1. Accra is really really big.  This isn’t really something I need to extrapolate on…it’s just really large!  And so many people!  And so big!  And so wide!  And so far!  And so so so many cars!  I made my dad text me how big it is today and apparently people wise it is between the size of Houston and Philadelphia, the fourth and fifth largest cities in the US, respectively.  I can’t shake myself from imagining it being the same size as LA, but maybe that is just because LA is also spread out/because I have no conception of sizes of cities that are not cities I live in.  But also then, LA IS REALLY FUCKING HUGE!  I need to look this up area wise too.  I wonder how people live in LA without tro-tros?!?!
  2. Sometimes I look around when I’m the only white person in an area (which is a lot, but less frequent now that I spend so much time in Osu stalking artists) and think about how weird it is on the one hand, cool that I’m here on the other hand, but on the biggest hand (if I had three hands? Gaelan?) I think of how it’s kind of stupid that I am the one who gets to live in America.  (and we can do the whole but is it REALLY better to live in America argument later, all these issue are far too complex, for this point for all intents and purposes we’re going to say yes) And I ask myself, why me?  Why was I the one out of all these souls who was born into this powerful country with lots of money and McDonalds’s and stop signs and varieties of food and universities and etc etc etc?  I mean nothing about me is inherently better than any of these people, probably a lot of them are smarter and nicer than me.  I guess that’s just how the world is, luck of the draw.  It’s just weird to think though that in any given atmosphere so few people have been to America.  And that’s where I live, that’s my home.  Oh life.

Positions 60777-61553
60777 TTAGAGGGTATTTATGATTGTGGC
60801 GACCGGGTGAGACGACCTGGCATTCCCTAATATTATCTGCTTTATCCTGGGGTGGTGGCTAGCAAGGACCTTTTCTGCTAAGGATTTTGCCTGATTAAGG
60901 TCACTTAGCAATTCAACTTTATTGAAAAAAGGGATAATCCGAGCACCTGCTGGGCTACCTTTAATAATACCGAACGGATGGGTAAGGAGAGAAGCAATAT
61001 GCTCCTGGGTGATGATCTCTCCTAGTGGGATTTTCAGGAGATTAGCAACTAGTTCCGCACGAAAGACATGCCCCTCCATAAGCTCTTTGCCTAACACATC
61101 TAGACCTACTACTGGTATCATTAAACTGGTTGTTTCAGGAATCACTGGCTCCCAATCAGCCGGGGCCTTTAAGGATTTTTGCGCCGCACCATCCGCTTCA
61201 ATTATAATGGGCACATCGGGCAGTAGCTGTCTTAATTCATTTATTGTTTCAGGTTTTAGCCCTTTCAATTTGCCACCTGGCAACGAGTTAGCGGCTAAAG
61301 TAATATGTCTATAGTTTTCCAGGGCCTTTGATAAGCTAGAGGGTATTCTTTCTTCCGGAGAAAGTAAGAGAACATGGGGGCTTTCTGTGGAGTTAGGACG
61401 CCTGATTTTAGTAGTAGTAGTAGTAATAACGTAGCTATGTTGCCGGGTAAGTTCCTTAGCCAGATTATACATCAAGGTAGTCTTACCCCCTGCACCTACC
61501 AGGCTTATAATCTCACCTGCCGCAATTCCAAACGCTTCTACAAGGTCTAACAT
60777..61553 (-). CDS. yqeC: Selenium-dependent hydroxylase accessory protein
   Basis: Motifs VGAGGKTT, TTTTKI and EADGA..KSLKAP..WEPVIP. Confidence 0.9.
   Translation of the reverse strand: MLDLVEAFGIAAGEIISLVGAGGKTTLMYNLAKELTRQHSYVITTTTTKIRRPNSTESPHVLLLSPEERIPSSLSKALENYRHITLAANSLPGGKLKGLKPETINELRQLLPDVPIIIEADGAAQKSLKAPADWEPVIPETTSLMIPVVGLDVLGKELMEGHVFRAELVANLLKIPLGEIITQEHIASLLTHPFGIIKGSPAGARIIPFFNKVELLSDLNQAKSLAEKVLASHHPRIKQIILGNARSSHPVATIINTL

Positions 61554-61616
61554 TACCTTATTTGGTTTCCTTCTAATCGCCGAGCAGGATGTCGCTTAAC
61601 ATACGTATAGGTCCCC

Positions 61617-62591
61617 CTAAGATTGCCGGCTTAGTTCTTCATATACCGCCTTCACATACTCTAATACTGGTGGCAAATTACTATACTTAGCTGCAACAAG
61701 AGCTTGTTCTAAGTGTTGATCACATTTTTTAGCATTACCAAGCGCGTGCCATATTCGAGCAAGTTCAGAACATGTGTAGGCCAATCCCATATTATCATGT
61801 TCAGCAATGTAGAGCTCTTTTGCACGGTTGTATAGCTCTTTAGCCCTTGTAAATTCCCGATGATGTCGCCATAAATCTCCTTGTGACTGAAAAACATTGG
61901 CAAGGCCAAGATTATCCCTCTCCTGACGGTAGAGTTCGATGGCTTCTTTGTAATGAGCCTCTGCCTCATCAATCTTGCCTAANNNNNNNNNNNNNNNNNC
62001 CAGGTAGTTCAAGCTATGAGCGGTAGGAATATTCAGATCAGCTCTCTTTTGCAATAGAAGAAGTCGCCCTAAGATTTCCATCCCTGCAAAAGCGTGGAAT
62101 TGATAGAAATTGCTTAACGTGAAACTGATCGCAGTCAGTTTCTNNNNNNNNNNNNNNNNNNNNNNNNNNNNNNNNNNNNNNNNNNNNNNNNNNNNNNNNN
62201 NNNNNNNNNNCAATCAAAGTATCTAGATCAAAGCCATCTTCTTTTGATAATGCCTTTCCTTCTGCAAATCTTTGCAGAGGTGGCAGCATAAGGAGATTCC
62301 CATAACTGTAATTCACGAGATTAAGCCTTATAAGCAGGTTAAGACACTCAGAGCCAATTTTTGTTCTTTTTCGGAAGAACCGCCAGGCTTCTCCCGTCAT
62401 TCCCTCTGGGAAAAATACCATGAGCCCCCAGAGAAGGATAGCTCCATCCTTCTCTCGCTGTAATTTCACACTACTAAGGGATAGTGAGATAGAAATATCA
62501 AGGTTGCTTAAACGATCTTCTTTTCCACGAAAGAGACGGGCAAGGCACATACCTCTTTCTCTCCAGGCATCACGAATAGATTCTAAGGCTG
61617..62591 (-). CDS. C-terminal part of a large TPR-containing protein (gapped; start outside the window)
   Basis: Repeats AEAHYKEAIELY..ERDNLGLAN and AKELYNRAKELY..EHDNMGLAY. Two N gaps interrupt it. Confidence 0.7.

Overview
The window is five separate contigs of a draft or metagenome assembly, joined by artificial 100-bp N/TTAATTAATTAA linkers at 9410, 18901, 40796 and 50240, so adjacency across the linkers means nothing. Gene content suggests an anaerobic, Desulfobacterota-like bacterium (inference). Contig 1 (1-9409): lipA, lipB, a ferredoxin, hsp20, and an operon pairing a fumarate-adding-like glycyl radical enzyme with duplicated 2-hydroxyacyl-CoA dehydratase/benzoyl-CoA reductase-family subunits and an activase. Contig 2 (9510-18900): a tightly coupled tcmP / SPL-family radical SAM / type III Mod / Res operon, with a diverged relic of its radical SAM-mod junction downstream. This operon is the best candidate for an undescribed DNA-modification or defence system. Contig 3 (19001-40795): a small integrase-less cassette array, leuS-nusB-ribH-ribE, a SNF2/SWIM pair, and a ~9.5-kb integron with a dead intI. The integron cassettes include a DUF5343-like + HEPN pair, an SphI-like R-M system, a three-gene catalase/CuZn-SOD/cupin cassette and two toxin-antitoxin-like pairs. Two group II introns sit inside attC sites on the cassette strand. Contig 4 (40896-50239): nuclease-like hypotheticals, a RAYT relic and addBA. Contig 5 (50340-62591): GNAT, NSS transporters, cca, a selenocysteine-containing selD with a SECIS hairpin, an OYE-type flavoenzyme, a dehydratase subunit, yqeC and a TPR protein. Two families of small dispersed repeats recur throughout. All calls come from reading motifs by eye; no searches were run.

3. Speaking of America, actually speaking of Ghana, I had a moment today when entering Accra-Accra-Tema station where I realized, I wouldn’t mind spending more than three months in Ghana.  It’s probably because on the isp I get to do what I want and meet fun people and go around all day and have fun things happen and also am living in a place where I can get groceries and internet and travel around easily.  But still, this is a big thing for me, since a month or two ago if someone had said ‘hey you have to say in Ghana you can’t go home’ I would have said something along the lines of ‘I’d sooner die.’  No longer, no longer!  I like my living pattern here now and even though I would still be pissed if someone told me I couldn’t go home (parents, Rachel, extended family, Victoria, Steph, Amber, Naomi, Kalehua, Jenny,  Kelli, Ariel, Natasha, Stessy, Lisa, James, Alex, Phil, Joe, Jake, Eli, Caroline, Jess, Cristin, all other friends at Redlands, all Redlands alumni, Hoofbeat, all camp friends, Taco Bell) I would probably be able to hack it and be happy for a while.  Even better if someone told me I could go home on schedule but that I would have to make several more trips to Ghana in my lifetime I would be quite pleased about it and excited for these future sojourns.
  4. I don’t know I am sleepy perhaps now I will eat a small snack and then read or draw (yay! I can do that now!) and eventually go to sleep. Yay life!